Universities are asking schools to consider later start times for teenage pupils

A team of ‘sleep experts’ from Universities of Birmingham, Oxford and Aberdeen are leading a study looking at teenagers sleep patterns and testing whether a later school start time could benefit them.

Research already suggests that teenagers don’t get enough sleep, with both physical and social reasons for this, including changes in their melatonin, staying up too late - distracted by TV and computers – resulting in problems with their progress and well-being at school.

To highlight the issue, On Wednesday, 21st February, at 8.30pm, BBC 2 is due to air ‘Trust Me I’m a Doctor’ which will look at why teenagers’ body clocks are programmed to stay up later than everyone else’s.

The ‘sleep experts’ will be testing out the later start to the day, to see if the teenager’s school work and well-being could benefit. The researchers are recruiting secondary schools across the UK to take part in the study.

Professor Paul Montgomery, lead researcher, University of Birmingham said:

‘We want people to be aware that sleep deprivation in adolescents is a real problem which affects their functioning, their wellbeing and even their academic performance. We want to work with schools - with parents, pupils, teachers, head teachers, support staff, local education authorities and civil servants to run a number of studies to find out what the ideal starting time is, and how schools can manage this.’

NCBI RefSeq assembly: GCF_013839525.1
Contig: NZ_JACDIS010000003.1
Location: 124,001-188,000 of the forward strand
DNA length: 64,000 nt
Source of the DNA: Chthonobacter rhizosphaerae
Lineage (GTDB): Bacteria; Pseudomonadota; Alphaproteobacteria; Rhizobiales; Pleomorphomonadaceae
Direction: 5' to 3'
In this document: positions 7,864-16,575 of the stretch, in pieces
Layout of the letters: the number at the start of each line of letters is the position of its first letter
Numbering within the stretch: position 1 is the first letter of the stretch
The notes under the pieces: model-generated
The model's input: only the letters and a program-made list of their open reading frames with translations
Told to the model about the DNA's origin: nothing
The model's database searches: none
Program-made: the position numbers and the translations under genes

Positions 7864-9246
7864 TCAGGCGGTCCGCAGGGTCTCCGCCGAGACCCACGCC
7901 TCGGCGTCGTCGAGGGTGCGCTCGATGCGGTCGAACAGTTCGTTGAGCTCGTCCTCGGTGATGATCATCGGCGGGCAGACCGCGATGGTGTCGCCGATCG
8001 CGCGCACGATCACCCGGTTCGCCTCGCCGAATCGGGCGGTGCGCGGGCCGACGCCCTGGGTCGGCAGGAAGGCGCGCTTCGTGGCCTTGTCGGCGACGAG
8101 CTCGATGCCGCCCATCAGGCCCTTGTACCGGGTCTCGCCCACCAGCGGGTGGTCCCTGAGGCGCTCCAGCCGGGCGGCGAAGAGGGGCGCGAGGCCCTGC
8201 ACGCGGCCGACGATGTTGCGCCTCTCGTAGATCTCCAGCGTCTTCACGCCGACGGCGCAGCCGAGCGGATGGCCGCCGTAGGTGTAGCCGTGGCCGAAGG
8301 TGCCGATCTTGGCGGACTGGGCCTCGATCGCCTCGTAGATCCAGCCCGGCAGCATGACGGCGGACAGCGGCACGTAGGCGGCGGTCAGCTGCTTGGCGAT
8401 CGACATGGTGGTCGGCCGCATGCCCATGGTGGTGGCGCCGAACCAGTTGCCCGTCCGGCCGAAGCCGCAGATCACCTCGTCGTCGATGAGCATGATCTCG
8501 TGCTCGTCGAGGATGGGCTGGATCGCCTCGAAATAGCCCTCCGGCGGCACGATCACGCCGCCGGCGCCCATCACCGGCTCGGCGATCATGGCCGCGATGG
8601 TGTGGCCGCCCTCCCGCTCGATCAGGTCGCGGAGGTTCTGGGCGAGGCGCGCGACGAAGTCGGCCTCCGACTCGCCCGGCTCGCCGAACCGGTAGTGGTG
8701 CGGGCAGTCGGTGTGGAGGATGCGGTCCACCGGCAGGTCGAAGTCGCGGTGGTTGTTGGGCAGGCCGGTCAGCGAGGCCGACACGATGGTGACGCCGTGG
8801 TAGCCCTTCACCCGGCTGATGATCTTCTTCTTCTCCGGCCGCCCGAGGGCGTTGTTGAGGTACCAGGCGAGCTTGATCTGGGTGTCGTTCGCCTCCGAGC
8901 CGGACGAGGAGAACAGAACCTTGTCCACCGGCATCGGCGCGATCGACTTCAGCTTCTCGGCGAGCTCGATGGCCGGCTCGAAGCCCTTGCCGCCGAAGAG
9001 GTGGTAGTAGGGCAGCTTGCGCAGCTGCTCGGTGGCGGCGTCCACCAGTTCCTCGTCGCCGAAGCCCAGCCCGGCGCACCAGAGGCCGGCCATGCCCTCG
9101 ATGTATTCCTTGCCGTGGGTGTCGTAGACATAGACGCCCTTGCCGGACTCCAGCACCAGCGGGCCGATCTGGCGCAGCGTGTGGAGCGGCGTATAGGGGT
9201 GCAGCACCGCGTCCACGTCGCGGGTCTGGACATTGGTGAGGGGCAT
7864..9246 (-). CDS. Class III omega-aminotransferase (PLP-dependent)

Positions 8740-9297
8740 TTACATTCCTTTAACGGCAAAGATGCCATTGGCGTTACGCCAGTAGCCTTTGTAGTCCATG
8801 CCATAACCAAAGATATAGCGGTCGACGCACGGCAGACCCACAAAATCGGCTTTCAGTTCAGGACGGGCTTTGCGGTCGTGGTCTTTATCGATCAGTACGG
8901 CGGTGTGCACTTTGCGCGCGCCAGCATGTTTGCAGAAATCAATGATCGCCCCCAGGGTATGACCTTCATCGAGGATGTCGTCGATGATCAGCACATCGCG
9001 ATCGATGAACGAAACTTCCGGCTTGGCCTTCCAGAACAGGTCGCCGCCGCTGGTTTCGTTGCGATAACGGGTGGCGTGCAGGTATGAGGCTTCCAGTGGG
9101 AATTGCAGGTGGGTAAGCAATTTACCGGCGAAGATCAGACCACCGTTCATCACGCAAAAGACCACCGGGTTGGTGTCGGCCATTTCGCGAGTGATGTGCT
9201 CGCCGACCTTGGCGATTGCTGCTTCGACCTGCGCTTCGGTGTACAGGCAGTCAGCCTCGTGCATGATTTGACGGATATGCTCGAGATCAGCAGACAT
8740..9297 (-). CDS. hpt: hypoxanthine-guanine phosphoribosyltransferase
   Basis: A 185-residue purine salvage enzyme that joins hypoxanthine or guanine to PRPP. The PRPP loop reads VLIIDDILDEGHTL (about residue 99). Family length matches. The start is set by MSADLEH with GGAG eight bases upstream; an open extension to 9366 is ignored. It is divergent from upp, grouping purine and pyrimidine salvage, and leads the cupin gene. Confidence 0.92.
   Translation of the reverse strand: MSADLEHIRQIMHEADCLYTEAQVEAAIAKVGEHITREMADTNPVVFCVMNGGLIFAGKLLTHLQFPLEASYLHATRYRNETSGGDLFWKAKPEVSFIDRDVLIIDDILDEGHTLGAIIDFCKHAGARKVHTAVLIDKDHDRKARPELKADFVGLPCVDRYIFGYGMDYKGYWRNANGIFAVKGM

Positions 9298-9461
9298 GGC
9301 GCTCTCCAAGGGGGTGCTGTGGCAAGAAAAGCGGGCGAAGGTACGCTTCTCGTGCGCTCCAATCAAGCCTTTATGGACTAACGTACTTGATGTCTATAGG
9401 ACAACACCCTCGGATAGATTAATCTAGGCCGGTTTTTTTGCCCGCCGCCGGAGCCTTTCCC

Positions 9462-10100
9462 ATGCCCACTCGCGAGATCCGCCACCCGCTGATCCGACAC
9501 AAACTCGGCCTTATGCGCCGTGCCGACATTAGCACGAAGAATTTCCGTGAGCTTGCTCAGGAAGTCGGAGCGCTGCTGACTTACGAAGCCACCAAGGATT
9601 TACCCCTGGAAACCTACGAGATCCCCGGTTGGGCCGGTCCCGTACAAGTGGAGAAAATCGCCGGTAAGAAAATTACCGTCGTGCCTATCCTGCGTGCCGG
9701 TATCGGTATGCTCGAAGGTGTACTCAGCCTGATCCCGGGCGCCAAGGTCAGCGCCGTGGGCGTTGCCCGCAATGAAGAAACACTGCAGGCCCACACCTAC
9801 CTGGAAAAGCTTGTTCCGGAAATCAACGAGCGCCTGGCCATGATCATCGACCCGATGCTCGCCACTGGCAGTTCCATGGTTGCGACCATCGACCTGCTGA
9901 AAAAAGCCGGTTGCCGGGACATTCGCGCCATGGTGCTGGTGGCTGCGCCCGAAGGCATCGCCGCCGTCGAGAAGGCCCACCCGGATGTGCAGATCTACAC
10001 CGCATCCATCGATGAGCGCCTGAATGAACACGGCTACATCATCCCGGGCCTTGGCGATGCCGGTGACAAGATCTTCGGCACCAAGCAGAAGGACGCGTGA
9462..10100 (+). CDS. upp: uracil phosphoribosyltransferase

The sleep study will focus on GCSE students from year’s 10 and 11 and the researchers are asking secondary schools to get in touch if they would like to be a part of the programme and to help collaborate on what needs to be done for a later start time to become feasible in practice.

The researchers are urging any secondary schools who have noticed problems in their pupils such as over-tiredness and want to look at ways to support their pupils - by improving their alertness and mental wellbeing - to get in touch via the website.

ENDS

For interview requests please contact Rebecca Hume, Communications Manager, University of Birmingham on +44 (0)121 414 9041 or contact Professor Paul Montgomery directly on 07771 800898

Notes to editors

  • Further details about our work can be found on our website and for details of the first study, go to Teensleep at Oxford.
  • On 21st Feb, at 8.30pm the BBC2 TV programme “Trust Me I’m a Doctor” will be airing an article on why teenagers’ body clocks are programmed to be later than everyone else’s.